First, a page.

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It assumed a small founding population (≈10–20 individuals) with a low population growth rate (1,000 years until the 13th century A. There is no direct archaeological evidence to support this model, which assumes that any early settlements have long been destroyed (27). However, these disturbances are common throughout the Holocene in many New Zealand pollen records and have more convincing natural explanations (19).Instead, it relies on minor short-term forest disturbances (19) that occur well before deforestation began in the 13th century A. In 1996, the first series of AMS radiocarbon dates (hereafter “dates”), the oldest ≈200 B. The dates were also used to propose circumstantially that there was an earlier wave of rat-induced faunal extinctions before permanent settlement (7, 20, 21).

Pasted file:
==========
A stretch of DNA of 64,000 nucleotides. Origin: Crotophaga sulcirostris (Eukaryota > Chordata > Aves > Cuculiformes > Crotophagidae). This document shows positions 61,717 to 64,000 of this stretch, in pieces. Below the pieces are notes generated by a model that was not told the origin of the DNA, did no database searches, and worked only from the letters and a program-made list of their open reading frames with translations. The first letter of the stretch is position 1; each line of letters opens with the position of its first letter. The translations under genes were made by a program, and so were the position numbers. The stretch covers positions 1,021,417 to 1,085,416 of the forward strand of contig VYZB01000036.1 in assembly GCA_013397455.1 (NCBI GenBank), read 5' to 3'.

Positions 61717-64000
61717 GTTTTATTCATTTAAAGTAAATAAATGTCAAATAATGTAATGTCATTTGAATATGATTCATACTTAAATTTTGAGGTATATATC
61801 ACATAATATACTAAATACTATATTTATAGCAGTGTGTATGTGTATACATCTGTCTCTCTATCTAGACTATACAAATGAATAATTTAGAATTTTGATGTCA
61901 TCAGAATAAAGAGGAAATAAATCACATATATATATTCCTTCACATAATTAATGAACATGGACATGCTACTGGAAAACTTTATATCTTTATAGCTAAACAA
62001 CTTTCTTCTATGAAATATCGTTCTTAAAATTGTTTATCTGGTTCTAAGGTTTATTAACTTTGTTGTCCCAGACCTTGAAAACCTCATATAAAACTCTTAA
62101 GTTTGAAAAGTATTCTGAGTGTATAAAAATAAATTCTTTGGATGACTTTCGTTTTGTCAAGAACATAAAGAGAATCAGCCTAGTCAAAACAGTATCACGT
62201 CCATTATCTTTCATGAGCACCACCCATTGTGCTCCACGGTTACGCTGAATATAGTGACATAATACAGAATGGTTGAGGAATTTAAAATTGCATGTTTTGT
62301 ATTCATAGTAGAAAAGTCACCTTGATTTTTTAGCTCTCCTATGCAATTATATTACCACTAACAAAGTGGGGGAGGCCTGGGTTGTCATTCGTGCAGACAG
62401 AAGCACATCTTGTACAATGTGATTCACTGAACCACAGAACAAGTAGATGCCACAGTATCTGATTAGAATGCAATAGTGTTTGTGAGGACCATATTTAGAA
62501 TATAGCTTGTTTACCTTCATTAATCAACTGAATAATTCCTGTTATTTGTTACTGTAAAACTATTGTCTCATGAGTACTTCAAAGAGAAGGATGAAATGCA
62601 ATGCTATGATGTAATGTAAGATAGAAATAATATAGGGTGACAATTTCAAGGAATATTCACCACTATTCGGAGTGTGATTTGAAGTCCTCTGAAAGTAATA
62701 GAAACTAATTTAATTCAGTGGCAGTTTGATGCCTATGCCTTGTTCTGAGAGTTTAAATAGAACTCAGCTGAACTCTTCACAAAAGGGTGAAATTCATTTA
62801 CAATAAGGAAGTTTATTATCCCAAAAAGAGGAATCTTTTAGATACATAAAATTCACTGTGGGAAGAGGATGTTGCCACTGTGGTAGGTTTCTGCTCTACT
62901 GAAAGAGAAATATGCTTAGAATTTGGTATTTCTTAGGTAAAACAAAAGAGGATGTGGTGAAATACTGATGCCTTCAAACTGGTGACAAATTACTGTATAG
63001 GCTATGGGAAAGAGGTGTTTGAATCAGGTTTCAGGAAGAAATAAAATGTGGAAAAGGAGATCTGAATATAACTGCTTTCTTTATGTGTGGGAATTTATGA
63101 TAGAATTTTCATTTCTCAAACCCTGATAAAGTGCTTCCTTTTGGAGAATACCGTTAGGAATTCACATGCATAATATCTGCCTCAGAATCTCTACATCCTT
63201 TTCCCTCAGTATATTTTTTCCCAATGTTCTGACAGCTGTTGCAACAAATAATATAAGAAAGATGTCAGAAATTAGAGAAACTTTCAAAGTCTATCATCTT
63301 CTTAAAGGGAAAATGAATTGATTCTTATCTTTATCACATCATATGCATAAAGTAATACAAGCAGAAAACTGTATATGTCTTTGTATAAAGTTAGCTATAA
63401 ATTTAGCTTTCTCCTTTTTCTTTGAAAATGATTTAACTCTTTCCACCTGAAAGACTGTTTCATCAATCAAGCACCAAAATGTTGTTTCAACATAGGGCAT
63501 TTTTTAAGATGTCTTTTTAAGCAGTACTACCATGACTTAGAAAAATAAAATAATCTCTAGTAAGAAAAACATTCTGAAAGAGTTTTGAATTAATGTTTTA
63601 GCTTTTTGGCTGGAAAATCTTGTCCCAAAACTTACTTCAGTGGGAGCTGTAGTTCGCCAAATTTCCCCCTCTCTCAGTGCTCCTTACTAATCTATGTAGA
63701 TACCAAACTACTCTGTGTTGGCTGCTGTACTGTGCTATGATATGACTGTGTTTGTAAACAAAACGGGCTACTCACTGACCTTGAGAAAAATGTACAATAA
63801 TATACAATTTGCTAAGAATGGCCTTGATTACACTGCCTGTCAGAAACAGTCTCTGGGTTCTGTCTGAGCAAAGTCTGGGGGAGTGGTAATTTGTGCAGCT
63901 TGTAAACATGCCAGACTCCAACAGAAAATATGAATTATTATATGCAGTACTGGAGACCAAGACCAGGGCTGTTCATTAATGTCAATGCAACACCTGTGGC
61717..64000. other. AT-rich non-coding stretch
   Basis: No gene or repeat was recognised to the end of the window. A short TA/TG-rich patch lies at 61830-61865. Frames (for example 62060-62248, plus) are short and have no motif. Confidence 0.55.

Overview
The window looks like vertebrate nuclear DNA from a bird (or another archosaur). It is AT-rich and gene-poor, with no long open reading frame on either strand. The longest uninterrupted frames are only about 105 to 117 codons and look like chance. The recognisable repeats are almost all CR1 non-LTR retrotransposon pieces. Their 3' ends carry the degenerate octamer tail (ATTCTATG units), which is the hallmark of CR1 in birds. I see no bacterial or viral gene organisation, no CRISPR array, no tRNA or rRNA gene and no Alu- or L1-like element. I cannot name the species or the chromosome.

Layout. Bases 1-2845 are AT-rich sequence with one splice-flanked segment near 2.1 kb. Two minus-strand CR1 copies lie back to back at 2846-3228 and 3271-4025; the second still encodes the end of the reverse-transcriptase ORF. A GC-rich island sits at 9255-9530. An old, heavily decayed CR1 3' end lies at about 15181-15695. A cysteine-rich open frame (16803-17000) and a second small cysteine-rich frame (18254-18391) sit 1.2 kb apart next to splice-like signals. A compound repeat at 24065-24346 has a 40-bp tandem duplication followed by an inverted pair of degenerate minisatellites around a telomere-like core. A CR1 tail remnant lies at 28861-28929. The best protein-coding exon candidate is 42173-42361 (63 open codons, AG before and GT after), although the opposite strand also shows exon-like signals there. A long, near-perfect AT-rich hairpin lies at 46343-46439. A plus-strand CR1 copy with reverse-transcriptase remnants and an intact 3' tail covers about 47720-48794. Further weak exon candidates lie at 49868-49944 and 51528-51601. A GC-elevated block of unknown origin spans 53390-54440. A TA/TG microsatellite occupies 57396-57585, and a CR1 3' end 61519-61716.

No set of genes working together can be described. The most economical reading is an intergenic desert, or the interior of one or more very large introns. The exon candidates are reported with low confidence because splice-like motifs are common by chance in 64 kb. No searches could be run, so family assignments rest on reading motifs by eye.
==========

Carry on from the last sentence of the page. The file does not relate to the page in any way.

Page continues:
The devastating ecological consequences of human arrival are well documented on many East Polynesian islands and show striking similarities in terms of deforestation (2) and faunal extinctions or declines (3–11), with one model suggesting dispersal from West Polynesia as early as 200 B. (1, 9, 10) after a pause of ≈500–1,000 years and another suggesting it began ≈800 A. after a delay of several thousand years (8, 12–16).These divergent chronologies and their related models of ecological and anthropological change result directly from various interpretations of conflicting radiocarbon dates on the earliest-dated archaeological sites, deforestation, Pacific rat introduction, and faunal extinctions from East Polynesia and have created many hotly debated “long” and “short” settlement chronologies (e.g., refs. These unresolved and contradictory age models currently hinder our understanding of the timing and processes of prehistoric human dispersal from West Polynesia (17) and rates of anthropogenic environmental change, faunal extinction, population growth, technological change, development of regionality in material culture and horticultural expansion on each island (18).